They may not be old enough to vote, but as of last Tuesday, 13 to 17 years olds can now open their very own brokerage accounts with Fidelity Investments Inc
Fidelity is billing the program as the very first investment and savings account designed specifically for teens. Account-holders will get their very own debit cards and will be able to use their savings to invest in a selected number of securities, including stocks and "most" exchange-traded funds (ETF). Parents will be able to track their kids' spending habits, but unlike in a custodial account, they won't directly control how their children spend their money.
"Fidelity is committed to responsibly supporting young investors," said Jennifer Samalis, Fidelity's senior VP of acquisitions and loyalty, stated in a press release. "Designed alongside teens and parents, the account is charting a new course by providing the ability for teens to build healthy money habits through learning by doing."
One thousand teens participated in Fidelity's pilot program last year. And it seems that most of them did indeed learn through doing. Although the program was limited in scope, the results showed that nearly half of all money in these accounts came from the teens themselves. 40% of participants used their debit cards to make purchases. Rather than buying stocks, it seems that most participants mainly used their accounts to track their spending habits.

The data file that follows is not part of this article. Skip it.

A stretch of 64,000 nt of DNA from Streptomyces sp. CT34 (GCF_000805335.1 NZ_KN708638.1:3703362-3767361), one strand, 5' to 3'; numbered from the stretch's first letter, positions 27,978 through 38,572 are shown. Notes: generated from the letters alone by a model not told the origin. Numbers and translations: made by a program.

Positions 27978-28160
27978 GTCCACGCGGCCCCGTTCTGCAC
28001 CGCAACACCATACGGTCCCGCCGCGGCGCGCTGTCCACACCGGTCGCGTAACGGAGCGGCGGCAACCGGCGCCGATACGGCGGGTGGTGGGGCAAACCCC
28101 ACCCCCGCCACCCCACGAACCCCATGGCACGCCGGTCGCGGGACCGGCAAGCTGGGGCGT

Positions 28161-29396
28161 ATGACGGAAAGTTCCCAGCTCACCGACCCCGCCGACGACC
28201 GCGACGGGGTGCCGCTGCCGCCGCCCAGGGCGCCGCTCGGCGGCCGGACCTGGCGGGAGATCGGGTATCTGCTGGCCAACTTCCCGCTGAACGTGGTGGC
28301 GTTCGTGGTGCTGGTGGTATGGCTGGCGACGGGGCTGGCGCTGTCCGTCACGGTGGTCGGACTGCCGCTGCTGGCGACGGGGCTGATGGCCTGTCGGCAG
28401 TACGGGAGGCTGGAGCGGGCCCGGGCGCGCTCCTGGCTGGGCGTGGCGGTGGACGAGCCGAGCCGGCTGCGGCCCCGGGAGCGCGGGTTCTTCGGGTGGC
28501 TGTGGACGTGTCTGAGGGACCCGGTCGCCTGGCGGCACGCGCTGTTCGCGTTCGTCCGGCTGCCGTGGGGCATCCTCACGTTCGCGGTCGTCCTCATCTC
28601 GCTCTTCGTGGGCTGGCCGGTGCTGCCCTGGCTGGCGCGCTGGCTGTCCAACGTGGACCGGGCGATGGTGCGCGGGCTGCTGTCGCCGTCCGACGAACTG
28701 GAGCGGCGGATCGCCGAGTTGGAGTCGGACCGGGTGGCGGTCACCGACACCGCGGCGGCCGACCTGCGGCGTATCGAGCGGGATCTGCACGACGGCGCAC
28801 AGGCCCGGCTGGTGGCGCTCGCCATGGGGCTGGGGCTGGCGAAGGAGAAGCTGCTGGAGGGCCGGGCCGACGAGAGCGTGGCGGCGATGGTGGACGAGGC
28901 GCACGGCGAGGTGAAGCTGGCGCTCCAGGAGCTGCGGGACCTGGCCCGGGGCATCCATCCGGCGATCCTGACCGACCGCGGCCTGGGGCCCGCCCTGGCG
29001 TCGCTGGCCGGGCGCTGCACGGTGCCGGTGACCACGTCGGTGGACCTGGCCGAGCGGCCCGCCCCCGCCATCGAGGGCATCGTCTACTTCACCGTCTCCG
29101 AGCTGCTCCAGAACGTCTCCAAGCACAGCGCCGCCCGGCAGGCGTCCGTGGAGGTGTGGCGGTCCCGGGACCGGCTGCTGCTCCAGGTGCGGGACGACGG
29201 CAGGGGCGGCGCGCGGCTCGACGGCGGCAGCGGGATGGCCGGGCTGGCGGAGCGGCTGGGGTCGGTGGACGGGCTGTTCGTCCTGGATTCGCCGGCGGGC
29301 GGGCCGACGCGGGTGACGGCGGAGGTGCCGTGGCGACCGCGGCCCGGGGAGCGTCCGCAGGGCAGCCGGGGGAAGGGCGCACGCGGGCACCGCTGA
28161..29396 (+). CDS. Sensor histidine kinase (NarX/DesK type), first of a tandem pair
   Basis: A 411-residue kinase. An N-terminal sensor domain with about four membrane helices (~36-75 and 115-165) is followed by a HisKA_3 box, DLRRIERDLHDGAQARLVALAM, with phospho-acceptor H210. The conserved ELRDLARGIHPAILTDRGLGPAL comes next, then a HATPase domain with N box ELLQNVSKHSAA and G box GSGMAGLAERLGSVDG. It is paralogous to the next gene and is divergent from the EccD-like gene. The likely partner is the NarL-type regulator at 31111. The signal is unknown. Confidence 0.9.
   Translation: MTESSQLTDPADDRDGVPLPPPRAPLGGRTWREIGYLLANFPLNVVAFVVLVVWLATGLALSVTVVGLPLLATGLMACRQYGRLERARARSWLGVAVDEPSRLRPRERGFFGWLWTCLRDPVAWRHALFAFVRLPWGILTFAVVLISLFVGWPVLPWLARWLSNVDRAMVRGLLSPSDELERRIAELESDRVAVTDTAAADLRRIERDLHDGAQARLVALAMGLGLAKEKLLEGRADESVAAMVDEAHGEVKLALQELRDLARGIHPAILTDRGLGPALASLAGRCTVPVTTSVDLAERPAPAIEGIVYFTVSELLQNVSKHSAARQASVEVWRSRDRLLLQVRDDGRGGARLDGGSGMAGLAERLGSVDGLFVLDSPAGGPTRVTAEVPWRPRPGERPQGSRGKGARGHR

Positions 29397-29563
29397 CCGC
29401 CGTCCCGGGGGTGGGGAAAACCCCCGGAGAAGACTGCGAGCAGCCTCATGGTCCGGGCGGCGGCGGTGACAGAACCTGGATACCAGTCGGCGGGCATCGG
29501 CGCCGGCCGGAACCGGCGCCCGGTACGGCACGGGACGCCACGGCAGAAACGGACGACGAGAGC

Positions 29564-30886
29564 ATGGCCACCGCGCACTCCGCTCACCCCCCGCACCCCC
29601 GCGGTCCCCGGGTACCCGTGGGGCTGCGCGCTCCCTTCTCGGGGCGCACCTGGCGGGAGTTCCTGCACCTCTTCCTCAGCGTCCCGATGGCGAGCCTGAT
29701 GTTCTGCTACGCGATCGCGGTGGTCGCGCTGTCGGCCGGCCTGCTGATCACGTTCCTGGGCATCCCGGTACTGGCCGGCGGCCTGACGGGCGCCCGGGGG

Most importantly, 9 out of 10 parents said they used the opportunity as a "teaching moment" for their children. Because parents can't directly control their kids' spending habits through the app, they're forced to have conversations with their children. According to Fidelity, the program's participants now regularly hold conversations around the dinner table about the importance of investing and other financial topics.
Fidelity's move reflects a broader trend in the brokerage industry as a whole. In the past few years, commission fees have gone to zero, and investing apps now use slick, minimal interfaces to make buying and selling stocks as simple as swiping through Tinder
While Fidelity casts the program as an extension of its commitment to educating the next generation of investors, it's clear that the brokerage firm is also capitalizing on existing demand.
"There is a lack of financial literacy," Fidelity's chief marketing officer David Dintenfass told the AP. "People who are already Fidelity customers, they want to pass on their knowledge to their children. When we talked to them, they said they would love to have a product to develop better conversations with their children as soon as possible."
For Fidelity, the numbers then are simple. There are 27 million teens in the United States, and millions of their parents already have a Fidelity account, potentially translating into millions of lifelong customers for Fidelity.
"There's been more interest, so we expect demand might be high," Dintenfass told the Wall Street Journal.